The Education Achievement Authority is a hot topic for Michigan’s public school system, and Eastern Michigan University became a key player in the debate when it signed a partnership with the government program in 2011. The controversy has directly affected some students hoping to get a degree from EMU’s College of Education.
The EAA is an 11-member system governing board for the Education Achievement System whose purpose is to assume operation of public schools in Michigan performing in the bottom 5 percent.
It is a statewide school system implemented in 2011 by Gov. Rick Snyder.
“EAA is a charter school district set up by the state of Michigan. It’s basically the education branch of the emergency financial manager,” EMU master’s degree student Phil Patterson said.
According to EMU’s EAA webpage, the university provided two of the 11 EAA members. Two more were appointed by the Detroit Public School System and finally, seven were appointed by Gov. Snyder.
College of Education Dean Jann Joseph resigned from her position on the EAA board on Nov. 30, 2013. The Board of Regents voted for Provost and Executive Vice President of Academic and
Student Affairs Kim Schatzel to replace Joseph on Dec. 10, 2013.
Patterson, who is studying social foundation of education, is a member of the student organization
Students for an Ethical Participatory Education. The group is not pleased with EMU’s alliance with the government schooling program.
“All of the schools in Washtenaw County are boycotting student teachers from EMU because of EMU’s relationship with the EAA,” Patterson said.
Other members of the College of Education community are not pleased with the university’s association with the EAA and the consequences for EMU’s student teachers.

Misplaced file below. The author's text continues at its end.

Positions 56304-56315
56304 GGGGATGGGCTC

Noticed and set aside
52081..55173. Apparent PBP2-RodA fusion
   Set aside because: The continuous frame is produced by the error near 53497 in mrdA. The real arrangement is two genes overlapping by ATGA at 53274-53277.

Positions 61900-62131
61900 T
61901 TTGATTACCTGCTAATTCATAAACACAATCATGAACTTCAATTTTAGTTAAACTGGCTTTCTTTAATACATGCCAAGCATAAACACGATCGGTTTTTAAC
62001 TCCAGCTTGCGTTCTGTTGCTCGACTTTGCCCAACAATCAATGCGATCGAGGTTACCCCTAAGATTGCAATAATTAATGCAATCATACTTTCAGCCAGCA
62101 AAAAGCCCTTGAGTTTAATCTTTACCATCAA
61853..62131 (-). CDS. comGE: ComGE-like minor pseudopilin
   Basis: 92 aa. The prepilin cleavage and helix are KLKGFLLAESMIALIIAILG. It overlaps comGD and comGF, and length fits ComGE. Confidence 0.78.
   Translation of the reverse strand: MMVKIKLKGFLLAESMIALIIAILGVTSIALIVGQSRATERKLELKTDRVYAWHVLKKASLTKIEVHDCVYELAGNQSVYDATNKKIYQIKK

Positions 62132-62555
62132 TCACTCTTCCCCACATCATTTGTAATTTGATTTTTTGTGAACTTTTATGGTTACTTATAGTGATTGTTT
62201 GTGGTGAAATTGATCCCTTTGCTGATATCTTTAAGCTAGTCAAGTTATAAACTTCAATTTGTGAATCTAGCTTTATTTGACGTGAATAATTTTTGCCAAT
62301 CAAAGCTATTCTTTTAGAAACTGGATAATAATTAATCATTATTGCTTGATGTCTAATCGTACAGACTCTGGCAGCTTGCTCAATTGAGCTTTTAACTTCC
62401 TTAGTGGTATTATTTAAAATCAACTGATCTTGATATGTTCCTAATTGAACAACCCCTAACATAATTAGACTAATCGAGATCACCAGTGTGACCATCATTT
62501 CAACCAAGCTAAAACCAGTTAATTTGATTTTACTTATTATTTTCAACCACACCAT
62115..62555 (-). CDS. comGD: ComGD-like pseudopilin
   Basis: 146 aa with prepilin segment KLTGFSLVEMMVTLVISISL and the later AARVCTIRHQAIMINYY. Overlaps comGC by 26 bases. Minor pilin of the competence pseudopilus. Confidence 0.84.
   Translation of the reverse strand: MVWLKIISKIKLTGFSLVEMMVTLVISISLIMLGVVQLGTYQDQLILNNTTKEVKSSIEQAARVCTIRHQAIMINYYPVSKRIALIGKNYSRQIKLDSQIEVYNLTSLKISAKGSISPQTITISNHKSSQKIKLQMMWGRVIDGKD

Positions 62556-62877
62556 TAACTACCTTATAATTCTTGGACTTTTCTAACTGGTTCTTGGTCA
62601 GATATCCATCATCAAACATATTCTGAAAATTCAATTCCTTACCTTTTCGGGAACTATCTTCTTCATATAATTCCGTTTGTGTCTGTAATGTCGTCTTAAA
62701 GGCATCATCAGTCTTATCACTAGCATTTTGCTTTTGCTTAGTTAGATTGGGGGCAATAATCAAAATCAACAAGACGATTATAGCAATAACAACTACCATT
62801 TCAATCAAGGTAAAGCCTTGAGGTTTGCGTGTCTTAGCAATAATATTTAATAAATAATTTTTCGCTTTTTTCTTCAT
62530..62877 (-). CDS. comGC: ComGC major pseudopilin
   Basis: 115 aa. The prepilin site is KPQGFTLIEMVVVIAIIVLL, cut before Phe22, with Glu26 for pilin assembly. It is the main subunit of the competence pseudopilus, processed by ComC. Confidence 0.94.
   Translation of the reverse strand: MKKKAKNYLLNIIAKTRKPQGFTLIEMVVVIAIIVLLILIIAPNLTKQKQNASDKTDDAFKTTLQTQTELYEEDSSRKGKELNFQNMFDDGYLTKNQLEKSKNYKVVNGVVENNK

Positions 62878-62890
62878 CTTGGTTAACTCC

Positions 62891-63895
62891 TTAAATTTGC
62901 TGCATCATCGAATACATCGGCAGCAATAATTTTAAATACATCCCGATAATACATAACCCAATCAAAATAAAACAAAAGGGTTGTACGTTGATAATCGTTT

Rebecca Martusewicz has taught at EMU for 25 years. She instructs social foundation of education and eco-justice classes. She said the backlash against EMU’s alliance with the EAA has made life difficult for education students seeking student teaching positions in the area.
“The Washtenaw County Teachers Association is boycotting student teachers from EMU, because it’s the only leverage they have to try to stop this,” Martusewicz said.
She also said the contract was not discussed with the EMU faculty.
“It’s an agreement that came into existence without any input or knowledge from the department of education,” Martusewicz said. “We learned about this during a press conference.”
EMU junior and early childhood education major Kristie Good echoed these sentiments, and said she believes the EAA is not doing the university any favors.
“It shows EMU’s lack of support in Michigan public schools and also has directly affected students attempting to student teach in Ann Arbor public schools,” Good said. “As an education student at
EMU, I’m disappointed in the partnership Eastern has with the EAA.”
Good said the boycotting of EMU student teachers in Washtenaw County is common knowledge among her classmates, and she believes the issue runs deeper than assigning an outsider to intervene at schools with poor performance.
“The EAA is taking away basic democracy in Michigan’s state government,” Good said.
Ashley Attar, SEPE member and EMU senior studying international affairs, said the EAA needed a university to sign a contract in order to officially have the ability to expropriate schools.